Ballot measure: Proposition 37
The measure would require labeling of genetically engineered food.
The campaign to defeat the measure is now running a 30-second television ad in California's major media markets.
What's the claim?
The ad says that Proposition 37 -- which requires that some foods be labeled while allowing exemptions for dairy products, alcohol, meat and restaurant food -- would cost California farmers and food producers an additional $1.3 billion a year. It also claims that grocery bills for a typical family would rise by $400 a year.
Is it true?
The figures are misleading because they are based on a questionable assumption -- that the food industry will choose to use organic ingredients or ingredients that are not genetically engineered rather than use the new labels. That claim is based on an economic analysis by Northbridge Environmental Management Consultants, produced for the No on 37 campaign. It said that most food manufacturers would not want the new labels on their products and would likely switch to costlier ingredients. The Northbridge report said the initiative would have a "sweeping impact on the entire food industry in California and nationwide," including higher costs for farmers, grain handlers, food manufacturers and retailers. It estimated the initiative could cost California households from $350 to $400 per year.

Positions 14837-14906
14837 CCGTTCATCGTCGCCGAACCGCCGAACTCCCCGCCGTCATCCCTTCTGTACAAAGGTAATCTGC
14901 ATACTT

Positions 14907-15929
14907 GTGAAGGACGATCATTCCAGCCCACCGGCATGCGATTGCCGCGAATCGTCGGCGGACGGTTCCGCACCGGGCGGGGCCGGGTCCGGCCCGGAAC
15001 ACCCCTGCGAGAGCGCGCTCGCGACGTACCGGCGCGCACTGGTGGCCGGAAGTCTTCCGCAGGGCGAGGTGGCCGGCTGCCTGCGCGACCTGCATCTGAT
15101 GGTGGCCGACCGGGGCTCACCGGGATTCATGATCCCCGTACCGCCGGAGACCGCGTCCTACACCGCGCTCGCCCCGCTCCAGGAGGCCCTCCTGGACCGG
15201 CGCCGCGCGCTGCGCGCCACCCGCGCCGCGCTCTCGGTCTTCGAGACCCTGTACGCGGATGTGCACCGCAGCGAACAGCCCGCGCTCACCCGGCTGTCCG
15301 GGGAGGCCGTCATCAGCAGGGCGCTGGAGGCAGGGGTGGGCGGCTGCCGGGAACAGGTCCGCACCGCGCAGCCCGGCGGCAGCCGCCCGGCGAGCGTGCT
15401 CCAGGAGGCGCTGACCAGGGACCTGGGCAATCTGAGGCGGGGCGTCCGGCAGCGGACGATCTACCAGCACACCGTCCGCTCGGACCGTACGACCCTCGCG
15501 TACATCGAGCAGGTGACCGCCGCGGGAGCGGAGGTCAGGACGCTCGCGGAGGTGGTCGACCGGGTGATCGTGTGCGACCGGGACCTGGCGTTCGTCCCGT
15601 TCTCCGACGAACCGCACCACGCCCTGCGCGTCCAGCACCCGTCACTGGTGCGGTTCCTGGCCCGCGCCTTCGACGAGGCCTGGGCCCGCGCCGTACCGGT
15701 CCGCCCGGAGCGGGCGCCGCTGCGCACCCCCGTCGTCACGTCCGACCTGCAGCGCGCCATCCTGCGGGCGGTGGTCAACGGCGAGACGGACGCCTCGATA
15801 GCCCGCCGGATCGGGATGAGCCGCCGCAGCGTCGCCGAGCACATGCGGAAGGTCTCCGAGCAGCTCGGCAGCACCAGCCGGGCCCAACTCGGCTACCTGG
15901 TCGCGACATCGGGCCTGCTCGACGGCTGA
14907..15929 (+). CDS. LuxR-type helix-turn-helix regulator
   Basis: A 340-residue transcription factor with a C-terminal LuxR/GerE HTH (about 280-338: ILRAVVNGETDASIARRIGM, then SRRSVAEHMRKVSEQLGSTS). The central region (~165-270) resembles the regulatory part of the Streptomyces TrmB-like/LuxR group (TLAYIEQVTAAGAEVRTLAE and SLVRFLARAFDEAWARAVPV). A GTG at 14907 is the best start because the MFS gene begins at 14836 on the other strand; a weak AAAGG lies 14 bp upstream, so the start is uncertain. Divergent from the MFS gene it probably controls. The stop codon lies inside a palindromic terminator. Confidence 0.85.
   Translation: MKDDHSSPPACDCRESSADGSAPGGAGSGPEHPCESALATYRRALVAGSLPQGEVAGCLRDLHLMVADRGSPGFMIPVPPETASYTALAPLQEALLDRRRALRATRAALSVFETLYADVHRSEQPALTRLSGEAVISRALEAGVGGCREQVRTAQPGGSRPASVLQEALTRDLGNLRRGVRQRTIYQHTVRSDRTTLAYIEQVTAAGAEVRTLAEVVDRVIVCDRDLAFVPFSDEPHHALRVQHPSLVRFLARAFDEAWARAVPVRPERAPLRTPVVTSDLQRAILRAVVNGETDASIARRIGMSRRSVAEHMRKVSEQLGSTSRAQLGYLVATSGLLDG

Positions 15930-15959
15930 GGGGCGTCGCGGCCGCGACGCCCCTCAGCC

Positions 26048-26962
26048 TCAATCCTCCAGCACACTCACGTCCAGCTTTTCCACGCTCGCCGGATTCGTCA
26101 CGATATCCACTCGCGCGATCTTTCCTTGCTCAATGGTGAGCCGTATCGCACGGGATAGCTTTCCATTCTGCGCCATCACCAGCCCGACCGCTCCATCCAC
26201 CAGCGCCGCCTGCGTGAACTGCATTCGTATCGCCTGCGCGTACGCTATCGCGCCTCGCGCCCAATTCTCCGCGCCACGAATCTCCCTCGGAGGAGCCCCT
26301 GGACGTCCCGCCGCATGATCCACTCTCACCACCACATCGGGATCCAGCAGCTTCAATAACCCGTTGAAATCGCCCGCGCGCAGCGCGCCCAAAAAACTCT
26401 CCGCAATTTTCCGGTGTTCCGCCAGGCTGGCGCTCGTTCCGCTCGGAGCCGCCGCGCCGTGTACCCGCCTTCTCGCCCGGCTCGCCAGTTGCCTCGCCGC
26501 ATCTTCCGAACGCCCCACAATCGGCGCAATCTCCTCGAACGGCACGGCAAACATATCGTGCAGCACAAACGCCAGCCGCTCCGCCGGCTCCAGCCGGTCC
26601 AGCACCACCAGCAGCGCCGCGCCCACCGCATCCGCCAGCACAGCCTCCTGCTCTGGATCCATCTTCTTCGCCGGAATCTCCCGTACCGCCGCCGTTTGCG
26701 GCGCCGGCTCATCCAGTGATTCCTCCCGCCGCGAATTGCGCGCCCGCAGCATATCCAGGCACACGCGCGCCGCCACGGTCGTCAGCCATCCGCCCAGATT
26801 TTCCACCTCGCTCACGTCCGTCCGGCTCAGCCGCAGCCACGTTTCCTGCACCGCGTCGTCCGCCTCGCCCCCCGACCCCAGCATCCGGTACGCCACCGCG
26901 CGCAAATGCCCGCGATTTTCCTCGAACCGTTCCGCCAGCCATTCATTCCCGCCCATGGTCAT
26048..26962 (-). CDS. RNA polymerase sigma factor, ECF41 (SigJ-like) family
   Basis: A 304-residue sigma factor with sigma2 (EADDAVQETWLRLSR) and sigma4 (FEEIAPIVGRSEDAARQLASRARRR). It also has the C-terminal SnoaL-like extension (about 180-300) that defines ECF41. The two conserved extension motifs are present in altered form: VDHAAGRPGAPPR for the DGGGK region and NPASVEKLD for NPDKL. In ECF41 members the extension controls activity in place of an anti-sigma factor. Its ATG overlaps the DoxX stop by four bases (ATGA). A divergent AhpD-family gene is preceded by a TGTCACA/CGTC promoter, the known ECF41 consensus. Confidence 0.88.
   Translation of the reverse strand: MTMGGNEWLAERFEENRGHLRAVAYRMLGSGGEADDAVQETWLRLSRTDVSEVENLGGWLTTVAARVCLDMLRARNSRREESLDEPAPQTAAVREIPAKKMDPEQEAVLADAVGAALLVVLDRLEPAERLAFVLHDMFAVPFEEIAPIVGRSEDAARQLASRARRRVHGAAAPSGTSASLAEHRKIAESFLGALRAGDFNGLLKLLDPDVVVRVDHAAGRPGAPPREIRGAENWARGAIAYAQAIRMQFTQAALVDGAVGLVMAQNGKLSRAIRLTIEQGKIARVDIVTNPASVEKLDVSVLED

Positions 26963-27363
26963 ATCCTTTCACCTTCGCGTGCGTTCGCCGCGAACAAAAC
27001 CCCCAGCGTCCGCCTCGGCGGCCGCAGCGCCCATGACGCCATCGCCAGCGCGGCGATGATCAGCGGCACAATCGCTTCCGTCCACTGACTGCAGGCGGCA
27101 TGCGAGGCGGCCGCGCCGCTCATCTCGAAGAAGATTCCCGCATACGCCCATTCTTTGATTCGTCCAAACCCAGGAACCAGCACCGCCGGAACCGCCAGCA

It's unclear at this point, however, what the true costs of the new labeling requirement would be -- and how food producers would respond. The nonpartisan Legislative Analyst's Office says that Proposition 37 would increase state administrative costs related to regulating the labeling, reviewing documents and performing periodic inspections -- and that the costs could range from a few hundred thousand dollars to more than $1 million annually.
-- Dana Hull, Staff